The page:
I’ve been overwhelmed with schoolwork, with weeks when I had to read more than 300 pages of academic text. When I’ve had to write articles and edit still more articles. When I’ve had projects due at work and not enough sleep to do them well. I’ve been insecure and lonely and overwhelmed by the emptiness that is trying to find whatever great epiphany that you’re supposed to find in your twenties.
But far more often, I’ve been overwhelmed by other people. The kindness of complete strangers who have offered me an umbrella when it’s raining, by people who have told me they liked my smile, my outfit, the Legislative Digest. By the compassion of my friends, who have listened to me and supported me and valued me. By my professors, bosses and coworkers who listen to my thoughts and who are honest with me in turn.
I’ve been overwhelmed by the editorial staff my three years with The Collegian. They’ve taught me that you can disagree with your friends, argue passionately about important things, and still respect each other and each others’ opinions. I don’t think I knew that was an option before college.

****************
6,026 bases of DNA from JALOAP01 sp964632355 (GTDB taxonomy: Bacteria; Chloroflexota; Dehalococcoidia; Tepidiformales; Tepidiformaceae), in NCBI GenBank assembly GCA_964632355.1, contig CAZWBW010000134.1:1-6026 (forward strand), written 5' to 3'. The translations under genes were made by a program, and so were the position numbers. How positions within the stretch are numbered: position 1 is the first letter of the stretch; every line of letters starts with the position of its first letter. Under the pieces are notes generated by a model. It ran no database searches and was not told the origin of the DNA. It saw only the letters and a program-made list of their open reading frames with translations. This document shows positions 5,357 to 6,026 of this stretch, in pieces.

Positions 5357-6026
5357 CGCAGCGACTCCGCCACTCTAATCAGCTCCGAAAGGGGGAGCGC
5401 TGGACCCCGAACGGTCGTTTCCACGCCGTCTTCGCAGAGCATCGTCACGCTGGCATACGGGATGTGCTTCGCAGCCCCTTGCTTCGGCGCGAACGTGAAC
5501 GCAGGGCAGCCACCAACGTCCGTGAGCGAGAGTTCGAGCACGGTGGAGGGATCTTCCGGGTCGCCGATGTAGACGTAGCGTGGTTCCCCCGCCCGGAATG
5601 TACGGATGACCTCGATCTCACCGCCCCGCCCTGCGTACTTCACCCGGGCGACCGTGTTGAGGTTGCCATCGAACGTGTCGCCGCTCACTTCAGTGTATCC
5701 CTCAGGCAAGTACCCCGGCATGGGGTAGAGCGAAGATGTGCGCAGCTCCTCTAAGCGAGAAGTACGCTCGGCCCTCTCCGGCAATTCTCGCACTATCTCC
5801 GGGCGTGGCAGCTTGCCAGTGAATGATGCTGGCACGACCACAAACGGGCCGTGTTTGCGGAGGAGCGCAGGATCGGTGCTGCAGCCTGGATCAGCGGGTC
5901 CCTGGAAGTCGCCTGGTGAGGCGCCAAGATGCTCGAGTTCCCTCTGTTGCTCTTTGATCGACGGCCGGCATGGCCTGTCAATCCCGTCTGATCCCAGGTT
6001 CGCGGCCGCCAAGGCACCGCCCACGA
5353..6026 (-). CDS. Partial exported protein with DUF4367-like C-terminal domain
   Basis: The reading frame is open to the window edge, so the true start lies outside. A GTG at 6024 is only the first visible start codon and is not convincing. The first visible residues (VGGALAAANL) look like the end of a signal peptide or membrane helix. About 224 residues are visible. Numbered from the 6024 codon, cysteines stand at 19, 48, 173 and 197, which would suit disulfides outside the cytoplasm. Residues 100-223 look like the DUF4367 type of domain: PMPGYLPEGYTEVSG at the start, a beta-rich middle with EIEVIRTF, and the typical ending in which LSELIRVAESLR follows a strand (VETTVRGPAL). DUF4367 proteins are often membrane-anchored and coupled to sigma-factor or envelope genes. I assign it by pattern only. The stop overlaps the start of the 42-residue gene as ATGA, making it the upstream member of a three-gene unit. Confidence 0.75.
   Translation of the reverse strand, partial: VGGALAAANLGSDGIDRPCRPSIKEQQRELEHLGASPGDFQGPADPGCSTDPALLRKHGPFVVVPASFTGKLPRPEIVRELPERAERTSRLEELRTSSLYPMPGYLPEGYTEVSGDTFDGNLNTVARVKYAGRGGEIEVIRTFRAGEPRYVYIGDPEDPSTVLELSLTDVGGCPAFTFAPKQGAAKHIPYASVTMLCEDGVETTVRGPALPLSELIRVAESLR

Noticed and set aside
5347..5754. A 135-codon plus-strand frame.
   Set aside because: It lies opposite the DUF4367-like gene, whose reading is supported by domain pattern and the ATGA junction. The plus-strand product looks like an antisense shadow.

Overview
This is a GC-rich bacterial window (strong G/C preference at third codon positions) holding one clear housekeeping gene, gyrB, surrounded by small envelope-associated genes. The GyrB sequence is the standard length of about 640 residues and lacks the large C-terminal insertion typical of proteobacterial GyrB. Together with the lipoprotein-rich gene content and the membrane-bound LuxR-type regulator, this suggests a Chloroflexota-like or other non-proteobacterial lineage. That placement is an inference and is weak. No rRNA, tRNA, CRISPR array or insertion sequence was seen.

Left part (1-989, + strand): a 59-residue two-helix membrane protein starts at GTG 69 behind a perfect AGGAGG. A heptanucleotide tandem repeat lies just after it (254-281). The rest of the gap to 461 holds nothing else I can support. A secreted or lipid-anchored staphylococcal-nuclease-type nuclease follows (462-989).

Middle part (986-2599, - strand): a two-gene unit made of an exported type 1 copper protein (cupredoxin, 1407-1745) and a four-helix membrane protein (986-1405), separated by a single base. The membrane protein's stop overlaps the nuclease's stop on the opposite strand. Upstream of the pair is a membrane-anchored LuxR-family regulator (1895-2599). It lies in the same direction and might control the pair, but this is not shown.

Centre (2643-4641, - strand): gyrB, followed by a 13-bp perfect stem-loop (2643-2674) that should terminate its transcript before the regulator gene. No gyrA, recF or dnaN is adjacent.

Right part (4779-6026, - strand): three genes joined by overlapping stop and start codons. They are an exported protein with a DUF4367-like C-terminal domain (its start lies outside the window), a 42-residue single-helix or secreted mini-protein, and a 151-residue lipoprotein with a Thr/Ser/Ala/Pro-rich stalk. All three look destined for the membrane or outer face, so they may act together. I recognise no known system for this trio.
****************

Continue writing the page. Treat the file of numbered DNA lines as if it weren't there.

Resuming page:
The writers taught me so much about being passionate about writing, so much about the world around us and the way that I experience it, about my privilege and my missed opportunities. Every week is a new chance to learn, a new chance to fall in love with life again. The news is bad a lot of the time, I know. It’s scary out here. But people still care, and there are still good things to balance out the bad, too. Some days, an article I’ve read (or many of them) have reminded me that there are things to care about and cherish, even if it didn’t feel like it ten minutes ago.
All farewell letters are love letters at heart. This one is a love letter to anyone who cares so deeply they can feel it in their throat, that it’s a second shadow. This one is for everyone who’s so excited to share the fun and lightheartedness of happy news, and the people who care enough to report on the hard, the depressing and the daunting news, too. And, of course, for everyone who cares enough to read about our school and our world a couple times a semester. Thank you for joining me, for making this paper something to look forward to every week and for giving me an overwhelming optimism for the future.